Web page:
Tuesday, May 17, 2011

Thousands? A Post In Which I Get All Ranty About A Lot Of Stuff But I'm Just Thinking About The Children

The mainstream media are reporting that thousands of people attended an anti-censorship demonstration this past Sunday.

This is just in Taksim, where they marched from the Meydan to Tünel, which is 15 to 20 city blocks.

Now, I don't know what "thousands" implies to other people. Technically, I suppose it could apply to any number over 2,000. But since there are also things like "tens of thousands" or even "over 10,000" in our vocabularies, it seems to me that referring to the numbers of anti-censorship demonstrators in probably every big city across the country, plus a lot of small ones, as "thousands" is deliberately downgrading the whole thing, making it a fringe annoyance, as though anyone who could be worried about Internet censorship must be either a crazy leftie-throwback or an angst-ridden delikanlı upset that his Internet porn and chat rooms are being taken away. Because, you know, anyone who likes reading stuff on the Internet must be some sort of deviant.

And maybe the demonstrations weren't as Earth-shattering as I hoped. I'd hoped they'd rock our broad-minded and forward-thinking leaders to the very core, causing them to reverse the whole stupid Ruin the Internet for Everyone plan before today. At the very least, I'd hoped they'd planned to announce and then cancel the censorship thing to pander for votes.

No dice.

Here's one thing I keep thinking about. I keep imagining a day in the future, having a foreign friend come to visit and we're sitting together watching TV or I'm going through some sort of ridiculous online contortions to "open" the Internet so my imagined foreign friend can read some innocuous thing. And then my imagined foreign friend says something like, "Why is all this stuff blocked and blurred out in Turkey? Well, I guess it's a Muslim country after all..." (A lot of my imaginary friends are liberal like me, with a certain sense of moral relativism when it comes to international travel).

Wait, Imaginary Friend! This is not okay! The needle of my liberal  moral relativism compass has just reached its Not Okay Zone! Granted, that zone also includes female circumcision, whale-killing, animal torture, forced marriage, bound feet, state-controlled gentrification/relocation, honor killings, and cannibalism, so it's hard to say where, exactly, the Not Okay Zone starts but I definitely know what's in the Not Okay Zone.

Turkey is supposed to have a reputation  of being a "cool" Muslim country. Yeah, they're Muslim, and yeah, there are sectarian issues and covered women and the call to prayer, but in the end, Turkey is somewhere you can go to experience "the East" without all the stonings and beheadings and secret homemade basement booze. Plus, they use the Latin script so that's really helpful, and everyone is just so nice, so what's not to like?

What is a Turk?
I, and every other foreigner I know, have had many conversations that start something like, "What do people in (your country) think about Turks and Turkey?" A German person or a Swedish person or even a British person might have an answer for this, but as an American person, my answer is *blink blink* because in America, pretty much no one I ever talk to has any opinion about Turks and Turkey. No one thinks about Turkey in America. Some people know where Turkey is, and many know it is a country whose name we were supposed to know even before the Iron Curtain fell. Very few people I know have actually seen Midnight Express, and if they have, it was around the time it came out (1978). I've never seen it myself, and I admit I often confuse its title with Midnight Run and Midnight Cowboy. So.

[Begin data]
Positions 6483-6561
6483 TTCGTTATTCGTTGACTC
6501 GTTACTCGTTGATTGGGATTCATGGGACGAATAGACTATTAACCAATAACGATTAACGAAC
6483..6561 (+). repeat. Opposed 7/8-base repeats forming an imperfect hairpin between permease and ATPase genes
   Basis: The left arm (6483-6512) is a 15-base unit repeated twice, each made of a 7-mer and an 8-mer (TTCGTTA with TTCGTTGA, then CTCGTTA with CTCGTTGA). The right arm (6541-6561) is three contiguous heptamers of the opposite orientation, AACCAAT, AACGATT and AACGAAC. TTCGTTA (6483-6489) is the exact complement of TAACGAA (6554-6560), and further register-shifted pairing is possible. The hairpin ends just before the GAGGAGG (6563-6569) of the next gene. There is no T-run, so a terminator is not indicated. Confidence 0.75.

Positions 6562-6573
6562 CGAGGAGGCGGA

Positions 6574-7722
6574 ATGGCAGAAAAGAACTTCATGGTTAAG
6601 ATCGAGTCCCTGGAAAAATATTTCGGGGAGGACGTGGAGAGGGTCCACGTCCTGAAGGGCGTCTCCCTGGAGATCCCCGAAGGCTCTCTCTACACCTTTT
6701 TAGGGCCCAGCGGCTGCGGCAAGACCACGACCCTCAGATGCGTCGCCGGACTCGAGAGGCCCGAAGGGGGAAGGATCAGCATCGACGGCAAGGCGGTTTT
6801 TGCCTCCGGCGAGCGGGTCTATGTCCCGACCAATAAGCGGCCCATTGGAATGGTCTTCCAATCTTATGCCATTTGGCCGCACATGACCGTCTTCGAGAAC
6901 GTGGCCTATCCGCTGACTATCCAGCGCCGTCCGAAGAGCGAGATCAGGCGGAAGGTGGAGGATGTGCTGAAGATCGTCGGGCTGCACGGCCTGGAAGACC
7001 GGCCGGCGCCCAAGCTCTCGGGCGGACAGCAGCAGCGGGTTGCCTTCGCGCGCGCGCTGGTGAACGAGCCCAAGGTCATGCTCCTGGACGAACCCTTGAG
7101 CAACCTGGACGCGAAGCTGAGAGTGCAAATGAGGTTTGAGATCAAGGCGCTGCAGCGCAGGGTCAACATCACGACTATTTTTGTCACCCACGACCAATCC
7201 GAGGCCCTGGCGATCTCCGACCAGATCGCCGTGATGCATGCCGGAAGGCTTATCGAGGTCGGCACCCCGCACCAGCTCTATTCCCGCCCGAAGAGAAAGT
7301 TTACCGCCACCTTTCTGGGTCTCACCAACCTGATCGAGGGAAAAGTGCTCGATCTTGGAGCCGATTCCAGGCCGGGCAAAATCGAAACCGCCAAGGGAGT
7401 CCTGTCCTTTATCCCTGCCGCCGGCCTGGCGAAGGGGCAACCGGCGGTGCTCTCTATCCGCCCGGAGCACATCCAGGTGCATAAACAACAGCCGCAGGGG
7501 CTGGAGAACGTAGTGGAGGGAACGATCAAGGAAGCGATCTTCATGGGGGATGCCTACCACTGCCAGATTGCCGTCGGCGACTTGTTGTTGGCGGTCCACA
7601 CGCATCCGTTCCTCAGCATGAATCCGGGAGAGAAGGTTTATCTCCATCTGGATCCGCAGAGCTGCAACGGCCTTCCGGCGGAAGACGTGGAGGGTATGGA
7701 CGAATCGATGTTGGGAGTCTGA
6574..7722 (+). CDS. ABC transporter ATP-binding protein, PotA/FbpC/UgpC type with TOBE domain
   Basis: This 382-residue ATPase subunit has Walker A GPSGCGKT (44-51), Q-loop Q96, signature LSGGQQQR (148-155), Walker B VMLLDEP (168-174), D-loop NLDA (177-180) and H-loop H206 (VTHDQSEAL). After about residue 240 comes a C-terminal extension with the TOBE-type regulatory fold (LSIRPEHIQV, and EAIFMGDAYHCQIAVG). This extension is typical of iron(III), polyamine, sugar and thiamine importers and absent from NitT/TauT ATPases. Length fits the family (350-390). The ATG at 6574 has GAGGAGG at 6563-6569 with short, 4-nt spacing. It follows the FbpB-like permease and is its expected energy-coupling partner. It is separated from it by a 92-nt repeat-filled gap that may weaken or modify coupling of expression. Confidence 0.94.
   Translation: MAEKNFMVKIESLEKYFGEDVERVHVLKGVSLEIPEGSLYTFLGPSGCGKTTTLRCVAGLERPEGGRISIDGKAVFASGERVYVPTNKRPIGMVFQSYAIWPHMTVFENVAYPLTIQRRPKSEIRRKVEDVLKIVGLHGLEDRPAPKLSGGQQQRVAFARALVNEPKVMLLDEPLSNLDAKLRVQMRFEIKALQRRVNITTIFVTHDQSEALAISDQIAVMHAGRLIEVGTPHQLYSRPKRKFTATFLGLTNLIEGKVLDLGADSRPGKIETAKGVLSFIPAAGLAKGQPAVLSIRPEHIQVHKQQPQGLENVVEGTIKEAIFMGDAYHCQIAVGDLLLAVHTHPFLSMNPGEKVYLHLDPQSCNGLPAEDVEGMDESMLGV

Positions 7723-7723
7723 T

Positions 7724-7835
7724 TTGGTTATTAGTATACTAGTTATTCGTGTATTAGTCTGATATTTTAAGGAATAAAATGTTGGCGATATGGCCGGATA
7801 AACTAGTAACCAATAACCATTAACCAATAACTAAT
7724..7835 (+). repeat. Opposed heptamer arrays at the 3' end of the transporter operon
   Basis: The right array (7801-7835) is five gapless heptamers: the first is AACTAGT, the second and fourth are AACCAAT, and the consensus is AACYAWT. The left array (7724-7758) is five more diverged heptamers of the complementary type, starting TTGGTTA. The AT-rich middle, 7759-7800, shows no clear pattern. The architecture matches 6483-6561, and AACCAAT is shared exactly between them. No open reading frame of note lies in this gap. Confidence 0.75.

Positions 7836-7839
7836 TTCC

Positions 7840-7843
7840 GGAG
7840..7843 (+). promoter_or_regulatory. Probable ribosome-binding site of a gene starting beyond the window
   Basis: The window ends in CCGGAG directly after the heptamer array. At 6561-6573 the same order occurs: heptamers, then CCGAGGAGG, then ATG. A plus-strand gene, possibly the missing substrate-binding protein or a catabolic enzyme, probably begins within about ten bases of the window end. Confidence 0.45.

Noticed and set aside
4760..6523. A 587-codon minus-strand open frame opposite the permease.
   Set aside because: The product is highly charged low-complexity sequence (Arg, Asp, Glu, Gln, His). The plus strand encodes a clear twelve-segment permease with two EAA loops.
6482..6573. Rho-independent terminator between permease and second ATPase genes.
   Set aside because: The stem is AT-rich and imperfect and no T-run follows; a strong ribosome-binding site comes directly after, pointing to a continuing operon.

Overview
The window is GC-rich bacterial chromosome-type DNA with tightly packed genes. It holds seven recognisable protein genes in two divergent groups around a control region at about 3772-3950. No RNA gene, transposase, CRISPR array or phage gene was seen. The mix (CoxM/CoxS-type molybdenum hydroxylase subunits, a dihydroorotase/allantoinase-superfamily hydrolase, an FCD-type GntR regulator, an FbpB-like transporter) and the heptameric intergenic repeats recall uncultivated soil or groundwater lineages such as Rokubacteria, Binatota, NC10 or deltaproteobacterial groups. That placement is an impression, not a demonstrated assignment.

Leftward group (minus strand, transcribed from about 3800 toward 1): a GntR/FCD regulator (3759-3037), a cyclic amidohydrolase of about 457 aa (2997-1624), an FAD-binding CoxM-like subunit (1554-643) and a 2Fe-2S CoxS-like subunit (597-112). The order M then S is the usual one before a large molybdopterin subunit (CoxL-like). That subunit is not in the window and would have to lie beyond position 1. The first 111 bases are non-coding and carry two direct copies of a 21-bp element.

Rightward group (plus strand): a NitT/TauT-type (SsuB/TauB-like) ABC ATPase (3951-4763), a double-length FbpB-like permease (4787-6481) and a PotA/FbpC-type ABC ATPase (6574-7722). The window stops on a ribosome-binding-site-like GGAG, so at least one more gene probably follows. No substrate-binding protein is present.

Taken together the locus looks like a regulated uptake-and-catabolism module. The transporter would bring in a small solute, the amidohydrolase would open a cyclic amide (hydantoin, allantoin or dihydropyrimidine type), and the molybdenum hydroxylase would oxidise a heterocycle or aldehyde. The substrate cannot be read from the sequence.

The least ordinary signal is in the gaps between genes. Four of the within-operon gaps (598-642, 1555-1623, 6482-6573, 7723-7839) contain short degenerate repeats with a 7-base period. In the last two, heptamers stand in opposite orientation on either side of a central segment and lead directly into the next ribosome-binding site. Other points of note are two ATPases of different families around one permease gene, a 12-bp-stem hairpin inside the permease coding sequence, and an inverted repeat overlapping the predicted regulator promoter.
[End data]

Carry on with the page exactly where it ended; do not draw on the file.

Does this symbolize Turkey?
Sometimes American people ask me, "What language do they speak in Turkey?" and the only time I enjoy answering that question is when I want to make the person I'm talking to feel stupid. A very few people say something like "I/my friend/my dental hygienist's sister-in-law went to Turkey about 20 years ago. I/he/she had a great time and everyone was very nice and even though it's Muslim it wasn't like visiting a Muslim country at all."

Even this baddie is kind of hot!
So, given that so many individual Turkish people appear greatly concerned about Turkey's image abroad, the Turkish government seems to not give flying fuck about it. The government seems to adhere to the principle of "Turkey is the greatest and most powerful wonderful country on earth and if you don't know that, it's just because you're a slave to anti-Muslim/anti-East/anti-Turk/pro-Kurdish/pro-Armenian/Christian EU and/or Zionist propaganda."

The government seems to do a lot of stuff that not only shows no regard for actual human Turkish people, most of whom live well outside their imaginary, prescribed demographic boxes, but they also do stuff that appears to contain the twisted notion that the world outside will gaze in admiration upon the Democratic Republic of Turkey with great respect for the perfect and forward-thinking mandates it applies. Other countries who seem to think like this include China, North Korea, and Iran, and perhaps countries a lot of Americans aren't sure are real or not, like Kazakhstan and Turkmenistan. You know, those scary closed countries with low literacy rates or such heavily censored media that not many people in them have much of an idea of the world outside.